Even though the plot is a typical shoujo tearjerker (with a bit of music) it has that magical something that makes you cheer unconsciously for some characters and experience emotionally some events almost as strongly as the characters themselves. Another good thing about the story is that it exposes the hard, cruel reality, which has no happy endings and pure loves. Yazawa-sensei gives her characters a big imagination (especially Hachi) But the world they live in is just like ours.
As for the art, it wasn't that impressive. It annoys me how all the characters are so thin and tall. Other that that I think the art matched the story pretty well. There were lots of details regarding shadows and highlights. That's in order to underline the mood of certain moments, mainly in room 707.
Nana has one of the best soundtracks I've ever heard. The openings and endings were songs by the 2 fictional bands in the show, witch was a brilliant idea imo. Olivia Lufkin and Anna Tsuchiya fit the characters perfectly. Nothing much to add here: the music in Nana is brilliant. Period.
Overall, Nana is a must-see position for shoujo-fans. It tells us a lot about life, it's hardships and also teaches us an important lesson about the mistakes, that we shouldn't make.
This is my first review, so please don't be hard on me ;)
One of the things I like to see the most in anime is how they portray relationships. I’m a sucker for romance, but I hate the cheesy stuff you usually see in typical shoujo anime. Sometimes you’ll find an anime with realistic characters, with the typical flaws of human nature, and usually people love them. We can identify with them. Like in Evangelion many people who have dealt with depression could identify with Shinji (in some levels…).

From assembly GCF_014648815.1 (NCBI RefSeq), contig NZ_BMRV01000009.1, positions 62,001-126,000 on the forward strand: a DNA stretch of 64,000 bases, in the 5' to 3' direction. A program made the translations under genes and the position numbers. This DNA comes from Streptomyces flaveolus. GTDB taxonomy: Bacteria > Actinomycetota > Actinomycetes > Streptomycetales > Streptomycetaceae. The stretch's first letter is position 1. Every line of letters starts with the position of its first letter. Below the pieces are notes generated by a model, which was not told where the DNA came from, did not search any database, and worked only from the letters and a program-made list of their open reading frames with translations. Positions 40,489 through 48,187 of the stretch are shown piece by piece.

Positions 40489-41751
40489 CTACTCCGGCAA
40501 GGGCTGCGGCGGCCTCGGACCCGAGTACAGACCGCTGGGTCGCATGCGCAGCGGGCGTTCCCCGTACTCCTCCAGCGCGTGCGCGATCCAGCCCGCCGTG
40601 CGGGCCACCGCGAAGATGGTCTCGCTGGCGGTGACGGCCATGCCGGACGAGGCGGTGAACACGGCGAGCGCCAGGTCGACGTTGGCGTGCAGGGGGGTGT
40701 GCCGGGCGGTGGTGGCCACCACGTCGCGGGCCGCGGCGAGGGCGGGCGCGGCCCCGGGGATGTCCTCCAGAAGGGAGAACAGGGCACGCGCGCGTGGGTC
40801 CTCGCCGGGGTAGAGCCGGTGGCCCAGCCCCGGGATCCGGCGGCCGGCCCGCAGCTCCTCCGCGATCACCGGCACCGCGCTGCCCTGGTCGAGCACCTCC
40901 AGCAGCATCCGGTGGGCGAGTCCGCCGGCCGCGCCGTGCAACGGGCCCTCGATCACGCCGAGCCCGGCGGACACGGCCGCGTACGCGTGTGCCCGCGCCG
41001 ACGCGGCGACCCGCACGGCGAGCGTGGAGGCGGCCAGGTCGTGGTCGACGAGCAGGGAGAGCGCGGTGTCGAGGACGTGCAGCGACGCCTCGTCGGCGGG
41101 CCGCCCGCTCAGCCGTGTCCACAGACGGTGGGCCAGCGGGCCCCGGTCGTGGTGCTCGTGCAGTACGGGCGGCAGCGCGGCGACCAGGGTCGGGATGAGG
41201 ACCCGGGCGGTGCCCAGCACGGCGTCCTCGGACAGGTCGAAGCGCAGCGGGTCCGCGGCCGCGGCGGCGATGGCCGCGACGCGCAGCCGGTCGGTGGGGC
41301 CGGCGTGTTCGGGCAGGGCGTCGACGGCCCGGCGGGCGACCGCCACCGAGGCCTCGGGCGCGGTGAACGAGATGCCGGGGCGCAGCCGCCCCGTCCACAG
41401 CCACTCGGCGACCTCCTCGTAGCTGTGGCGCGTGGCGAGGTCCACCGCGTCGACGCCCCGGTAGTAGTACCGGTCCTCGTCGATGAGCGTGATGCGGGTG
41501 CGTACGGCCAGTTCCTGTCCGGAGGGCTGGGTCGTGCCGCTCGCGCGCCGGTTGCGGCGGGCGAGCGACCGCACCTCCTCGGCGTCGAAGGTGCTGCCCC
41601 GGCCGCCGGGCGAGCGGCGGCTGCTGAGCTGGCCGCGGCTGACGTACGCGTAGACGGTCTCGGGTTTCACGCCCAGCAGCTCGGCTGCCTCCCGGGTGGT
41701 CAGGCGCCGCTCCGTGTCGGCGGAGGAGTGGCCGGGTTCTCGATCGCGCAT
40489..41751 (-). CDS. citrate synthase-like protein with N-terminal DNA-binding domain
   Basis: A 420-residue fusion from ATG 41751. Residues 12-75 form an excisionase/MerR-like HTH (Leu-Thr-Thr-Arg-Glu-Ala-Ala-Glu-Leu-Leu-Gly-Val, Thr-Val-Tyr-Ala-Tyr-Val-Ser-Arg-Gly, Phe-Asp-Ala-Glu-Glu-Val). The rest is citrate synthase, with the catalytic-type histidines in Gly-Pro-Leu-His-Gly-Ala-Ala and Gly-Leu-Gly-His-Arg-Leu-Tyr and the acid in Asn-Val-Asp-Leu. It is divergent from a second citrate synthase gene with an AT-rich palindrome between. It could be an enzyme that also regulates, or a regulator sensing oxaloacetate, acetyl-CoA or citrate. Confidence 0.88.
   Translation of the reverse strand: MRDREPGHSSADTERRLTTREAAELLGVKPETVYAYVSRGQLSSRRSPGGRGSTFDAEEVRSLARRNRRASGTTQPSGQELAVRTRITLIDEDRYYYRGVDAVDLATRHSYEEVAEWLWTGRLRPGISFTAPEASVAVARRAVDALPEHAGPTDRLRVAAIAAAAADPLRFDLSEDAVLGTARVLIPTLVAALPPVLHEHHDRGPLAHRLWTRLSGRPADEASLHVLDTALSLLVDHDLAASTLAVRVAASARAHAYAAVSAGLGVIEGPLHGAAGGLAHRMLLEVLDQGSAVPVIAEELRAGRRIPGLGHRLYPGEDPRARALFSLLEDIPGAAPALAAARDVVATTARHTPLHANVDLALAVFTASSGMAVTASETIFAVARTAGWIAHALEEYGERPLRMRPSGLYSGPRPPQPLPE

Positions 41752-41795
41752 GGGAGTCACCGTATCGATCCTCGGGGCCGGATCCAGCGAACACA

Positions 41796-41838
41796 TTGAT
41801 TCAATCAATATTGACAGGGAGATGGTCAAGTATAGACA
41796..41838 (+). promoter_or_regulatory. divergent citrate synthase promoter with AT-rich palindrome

For those of you who have watched your share of anime about love/relationships, I bet you could identify somehow with “Bokura ga Ita”, “Kimi ga Nozomu Eien” or
“Kare Kano”. Or at least you felt connected with its characters. I have watched them all and know what I’m talking about.
Recently, I finally sat down and watched “Paradise Kiss”. It’s a short (12 episodes) anime that, to make it short, is about relationships and growing up. I was impressed by its maturity. The art style took a while to get used to, but afterwards I loved it. After watching it, I decided to watch “Nana”, which is by the same author and deals with similar issues.
“On board the train to Tokyo to meet her boyfriend Shoji, Nana Komatsu ("Hachi") happened to sit beside Nana Osaki who was traveling to Tokyo to fulfill her dreams of becoming a musician. The vocalist for her punk band "Blast", Nana aims for a major debut for "Blast" in Tokyo where her boyfriend, Ren, is the guitarist for a popular band "Trapnest". Sharing the same name "Nana", both girls quickly form a bond of friendship. Their paths cross again when they encounter each other while searching for accommodation in Tokyo. Eventually they decide to live together in the same unit and this further strengthens their bond as the two "Nana(s)" go through their love lives and career.” – AnimeNewsNetwork